Fake storage media sold online

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Counterfeiters are deceiving unsuspecting buyers with fake flash drives, which are offered on numerous online marketplaces. Research by a trade magazine shows how the fraudsters operate – and criticizes platforms such as Amazon and eBay for doing too little to stop them.

Counterfeit flash memory media apparently continues to be widespread in online commerce. This is shown by a current sample of test purchases done by the German trade magazine c’t. The magazine bought USB thumb drives, SSD drives, and SD memory cards on several well‑known e‑commerce platforms – and unmasked all of the examined products as counterfeits. In the current test, the flash drives were ordered on Amazon, AliExpress, eBay, Wish.com, and Joom.com – and, in some cases, had in fact less than a 1% of the claimed storage capacity.

Next to many products with common memory sizes, counterfeiters often also offer products on the Internet claiming particularly high memory capacities, according to the c’t report. In some cases, these are storage media that are not even available on the market at all, or at least not at these prices. For example, all USB drives currently on offer with two terabytes are evidently fake – because at present, there is no manufacturer that produces memory sticks with more than one terabyte of storage capacity, according to the c’t experts. External USB‑connected SSD drives (solid‑state drives) claiming to offer allegedly 10 terabytes for only around 100 euros are also very likely fake. USB SSDs with up to 18 terabytes are another current scam: While such products exist, prices which are clearly too low often expose such dubious offers as fakes. Particularly brazen fraudsters also offer products that are not technologically possible. For example, microSD cards with a storage capacity of two terabytes are impossible for reasons of space – at least according to the current state of technology.

Looking at products with common memory sizes, a strikingly low price can be a clear sign of counterfeiting. Common prices for USB thumb drives with one terabyte of storage space are currently at around 90 euros – and cannot be produced much cheaper. This is because the prices for chips of the few existing chip manufacturers are relatively well known – a supplier for cheaper chips does not exist, as the production of chips requires manufacturing machines worth billions, the testers say.

Counterfeit storage media are often very slow, some using only a fraction of the data rate that even the 22‑year‑old USB 2.0 technology would allow. In addition, fake storage media poses a high risk of data loss, c’t says. This is because the products often have far less storage space than specified. However, if the actually available storage capacity is exceeded, older files are simply irretrievably deleted in favor of the new data to be stored. Consumers often only notice that something was wrong with their flash drive once they had already lost data.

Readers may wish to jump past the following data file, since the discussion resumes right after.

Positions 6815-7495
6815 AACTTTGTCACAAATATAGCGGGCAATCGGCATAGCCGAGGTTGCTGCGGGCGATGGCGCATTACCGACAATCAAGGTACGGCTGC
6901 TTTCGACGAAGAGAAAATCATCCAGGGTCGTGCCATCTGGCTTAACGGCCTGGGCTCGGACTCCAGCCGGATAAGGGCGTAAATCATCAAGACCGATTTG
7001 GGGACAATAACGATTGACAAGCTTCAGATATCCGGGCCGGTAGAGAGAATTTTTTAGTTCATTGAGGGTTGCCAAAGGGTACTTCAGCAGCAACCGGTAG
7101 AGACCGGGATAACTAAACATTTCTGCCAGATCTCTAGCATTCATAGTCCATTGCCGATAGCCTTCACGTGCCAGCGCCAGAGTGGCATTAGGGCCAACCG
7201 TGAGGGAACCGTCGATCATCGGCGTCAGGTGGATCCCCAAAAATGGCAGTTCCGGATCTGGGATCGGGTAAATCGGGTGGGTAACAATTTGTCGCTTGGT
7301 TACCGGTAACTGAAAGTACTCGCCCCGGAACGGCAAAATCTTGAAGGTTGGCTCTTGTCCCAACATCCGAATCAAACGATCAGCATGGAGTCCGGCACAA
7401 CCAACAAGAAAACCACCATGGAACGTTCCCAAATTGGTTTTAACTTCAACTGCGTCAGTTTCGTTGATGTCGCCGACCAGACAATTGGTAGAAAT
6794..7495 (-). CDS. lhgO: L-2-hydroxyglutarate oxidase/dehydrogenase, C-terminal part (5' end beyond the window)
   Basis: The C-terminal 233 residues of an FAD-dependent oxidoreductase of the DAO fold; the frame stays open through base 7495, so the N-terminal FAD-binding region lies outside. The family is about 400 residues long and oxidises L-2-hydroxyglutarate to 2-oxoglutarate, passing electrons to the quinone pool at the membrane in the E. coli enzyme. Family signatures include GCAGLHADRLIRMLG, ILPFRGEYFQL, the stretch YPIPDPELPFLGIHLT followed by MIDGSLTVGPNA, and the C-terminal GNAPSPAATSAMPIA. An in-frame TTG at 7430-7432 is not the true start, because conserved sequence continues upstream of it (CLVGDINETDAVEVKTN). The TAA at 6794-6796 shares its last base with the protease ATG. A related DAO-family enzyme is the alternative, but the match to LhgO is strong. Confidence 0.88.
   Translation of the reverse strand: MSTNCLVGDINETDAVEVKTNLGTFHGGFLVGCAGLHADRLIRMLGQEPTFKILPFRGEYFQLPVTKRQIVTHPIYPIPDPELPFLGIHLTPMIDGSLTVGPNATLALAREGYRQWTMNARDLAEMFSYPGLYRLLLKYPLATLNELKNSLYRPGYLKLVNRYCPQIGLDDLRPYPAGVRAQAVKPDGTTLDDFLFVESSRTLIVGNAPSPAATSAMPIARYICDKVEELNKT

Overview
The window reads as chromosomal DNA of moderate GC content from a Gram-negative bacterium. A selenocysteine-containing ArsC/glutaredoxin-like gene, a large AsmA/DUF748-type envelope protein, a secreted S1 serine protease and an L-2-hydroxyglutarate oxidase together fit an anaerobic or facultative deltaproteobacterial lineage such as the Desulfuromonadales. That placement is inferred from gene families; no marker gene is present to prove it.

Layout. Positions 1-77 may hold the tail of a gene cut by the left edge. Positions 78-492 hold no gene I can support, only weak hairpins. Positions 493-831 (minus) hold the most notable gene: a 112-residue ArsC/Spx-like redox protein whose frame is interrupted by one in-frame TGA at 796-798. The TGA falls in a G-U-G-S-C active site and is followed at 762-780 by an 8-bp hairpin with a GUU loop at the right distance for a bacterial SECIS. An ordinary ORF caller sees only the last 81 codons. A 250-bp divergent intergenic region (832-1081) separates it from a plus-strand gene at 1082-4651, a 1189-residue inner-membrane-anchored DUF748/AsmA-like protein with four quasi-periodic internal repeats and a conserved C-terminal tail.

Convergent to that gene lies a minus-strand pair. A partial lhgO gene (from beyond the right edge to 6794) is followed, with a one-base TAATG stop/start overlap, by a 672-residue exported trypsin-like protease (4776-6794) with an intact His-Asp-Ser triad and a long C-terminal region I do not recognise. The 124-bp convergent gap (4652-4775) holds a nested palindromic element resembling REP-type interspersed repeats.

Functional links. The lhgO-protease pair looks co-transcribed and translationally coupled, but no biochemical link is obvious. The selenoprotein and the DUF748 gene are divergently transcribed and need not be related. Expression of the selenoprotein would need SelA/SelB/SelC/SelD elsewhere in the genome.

The c’t report criticizes that online platforms such as Amazon, eBay, and AliExpress would be able to easily identify offers for counterfeits at conspicuously low prices. The marketplaces could therefore actually take action to protect their customers, according to c’t. All the more so because companies such as Amazon and Alibaba, the parent company of AliExpress, are among the leaders in artificial intelligence (AI). Amazon did not want to respond to c’t’s inquiries, but answered in general terms, saying that it was “constantly working on innovations to improve and protect the customer experience in our store” – however, “actors with bad intentions [are becoming] ever more sophisticated and try to bypass our controls,” Amazon told c’t. Their competitor eBay did not respond at all to the trade magazine’s inquiry.

For its current research, the trade magazine c’t made a total of 20 test purchases – of which only 18 products had been delivered. Some of the examined items had significantly less storage capacity than claimed. In addition, none of the tested products actually employed the specified USB 3.0 technology – instead, outdated USB 2.0 chips were used in all products. Back in 2020, the trade magazine c’t had already tested flash storage media, such as USB thumb drives and memory cards, and exposed many of the sample products as fakes. And just last year, test purchases by c’t showed that apparently up to more than 90 percent of the smartphones offered on some online platforms were counterfeit.

Source: trade magazine c‘t

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